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Distracted Driving Accidents

Distracted Driving is Among the Leading Causes of Auto Accidents

Did you know that using a cell phone while driving, whether it is hand-held or hands-free, delays a driver’s reactions as much as having a blood-alcohol concentration at the legal limit of .08 percent?

According to the U.S. Department of Transportation, in 2009 there were 5,474 people were killed on U.S. roadways and an estimated 448,000 were injured in crashes involving distracted driving. That accounts for 20% of all crashes that year. Sadly, the age group with the greatest proportion of distracted drivers was the under-20 age group – 16 percent of all drivers younger than 20 involved in fatal crashes were reported to have been distracted while driving.

COMMON DRIVER DISTRACTIONS

A driving distraction is any non-driving activity a person engages in that has the potential to distract him or her from the primary task of driving and increase the risk of crashing. The Department of Transportation defines the three main types of distracted driving as follows:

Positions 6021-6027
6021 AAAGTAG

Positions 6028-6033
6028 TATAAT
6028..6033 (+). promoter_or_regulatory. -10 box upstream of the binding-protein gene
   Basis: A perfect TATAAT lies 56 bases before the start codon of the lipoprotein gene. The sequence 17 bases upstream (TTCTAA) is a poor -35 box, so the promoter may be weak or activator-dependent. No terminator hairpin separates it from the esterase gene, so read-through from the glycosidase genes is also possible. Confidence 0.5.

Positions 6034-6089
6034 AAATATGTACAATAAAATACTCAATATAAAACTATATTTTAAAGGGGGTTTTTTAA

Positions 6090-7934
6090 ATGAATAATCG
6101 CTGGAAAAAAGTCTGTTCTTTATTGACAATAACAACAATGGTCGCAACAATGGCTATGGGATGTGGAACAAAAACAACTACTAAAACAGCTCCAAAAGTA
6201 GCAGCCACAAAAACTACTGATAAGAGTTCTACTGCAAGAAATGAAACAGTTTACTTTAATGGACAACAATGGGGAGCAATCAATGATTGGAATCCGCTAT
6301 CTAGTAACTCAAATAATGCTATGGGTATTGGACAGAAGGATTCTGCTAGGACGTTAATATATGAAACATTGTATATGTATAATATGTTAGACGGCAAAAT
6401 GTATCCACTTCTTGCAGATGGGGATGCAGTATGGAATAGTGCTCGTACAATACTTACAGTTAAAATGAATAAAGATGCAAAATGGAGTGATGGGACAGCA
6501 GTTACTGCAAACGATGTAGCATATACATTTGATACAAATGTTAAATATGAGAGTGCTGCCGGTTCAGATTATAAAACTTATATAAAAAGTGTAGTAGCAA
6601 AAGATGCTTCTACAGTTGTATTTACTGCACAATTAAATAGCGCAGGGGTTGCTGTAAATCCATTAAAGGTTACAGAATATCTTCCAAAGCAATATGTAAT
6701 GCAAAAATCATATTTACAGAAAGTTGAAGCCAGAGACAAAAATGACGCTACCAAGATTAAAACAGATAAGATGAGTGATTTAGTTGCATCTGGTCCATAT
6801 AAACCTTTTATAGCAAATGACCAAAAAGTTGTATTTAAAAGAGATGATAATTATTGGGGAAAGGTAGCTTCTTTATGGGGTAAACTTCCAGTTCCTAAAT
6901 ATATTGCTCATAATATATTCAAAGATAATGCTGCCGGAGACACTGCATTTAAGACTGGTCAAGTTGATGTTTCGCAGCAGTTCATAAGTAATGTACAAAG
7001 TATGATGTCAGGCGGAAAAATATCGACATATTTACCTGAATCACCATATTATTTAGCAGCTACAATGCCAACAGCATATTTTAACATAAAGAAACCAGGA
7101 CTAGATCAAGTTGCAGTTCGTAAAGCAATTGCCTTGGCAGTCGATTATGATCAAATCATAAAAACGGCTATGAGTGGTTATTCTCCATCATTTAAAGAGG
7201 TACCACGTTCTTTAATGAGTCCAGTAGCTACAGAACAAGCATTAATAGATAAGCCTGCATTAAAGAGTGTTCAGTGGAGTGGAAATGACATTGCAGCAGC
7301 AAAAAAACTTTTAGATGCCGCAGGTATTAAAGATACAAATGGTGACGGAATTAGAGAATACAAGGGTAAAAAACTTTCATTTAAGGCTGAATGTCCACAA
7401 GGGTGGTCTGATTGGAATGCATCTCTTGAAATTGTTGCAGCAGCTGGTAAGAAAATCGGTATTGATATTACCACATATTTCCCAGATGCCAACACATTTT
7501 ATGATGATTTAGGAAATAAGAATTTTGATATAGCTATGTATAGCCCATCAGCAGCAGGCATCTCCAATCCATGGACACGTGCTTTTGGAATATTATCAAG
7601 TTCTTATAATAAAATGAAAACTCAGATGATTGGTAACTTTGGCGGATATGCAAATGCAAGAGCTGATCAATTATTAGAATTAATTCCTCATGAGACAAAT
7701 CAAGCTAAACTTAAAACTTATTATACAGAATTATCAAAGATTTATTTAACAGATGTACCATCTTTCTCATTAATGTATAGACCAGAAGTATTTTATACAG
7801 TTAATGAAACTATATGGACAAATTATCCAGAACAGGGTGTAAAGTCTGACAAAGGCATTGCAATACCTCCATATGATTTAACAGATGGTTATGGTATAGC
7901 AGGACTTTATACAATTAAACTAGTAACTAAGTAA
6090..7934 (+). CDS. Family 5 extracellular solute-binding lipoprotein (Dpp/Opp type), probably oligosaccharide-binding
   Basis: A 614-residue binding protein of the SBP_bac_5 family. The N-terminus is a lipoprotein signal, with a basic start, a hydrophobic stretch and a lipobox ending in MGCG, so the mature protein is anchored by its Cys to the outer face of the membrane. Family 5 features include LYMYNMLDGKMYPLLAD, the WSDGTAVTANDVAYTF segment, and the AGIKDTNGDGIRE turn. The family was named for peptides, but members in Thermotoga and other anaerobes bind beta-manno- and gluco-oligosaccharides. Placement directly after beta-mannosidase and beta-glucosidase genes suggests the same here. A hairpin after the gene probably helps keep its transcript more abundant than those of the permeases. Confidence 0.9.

• Visual — taking your eyes off the road
  • Manual — taking your hands off the wheel
  • Cognitive — taking your mind off what you’re doing

While all distractions can endanger drivers’ safety, texting is the most alarming because it involves all three types of distraction.

OTHER DISTRACTING ACTIVITIES

  • Using a cell phone
  • Eating and drinking
  • Talking to passengers
  • Reading, including maps
  • Using a PDA or navigation system
  • Watching a video
  • Changing the radio station, CD, or Mp3 player.

HAVE YOU BEEN INJURED?

If you’ve been injured, we can help. Contact us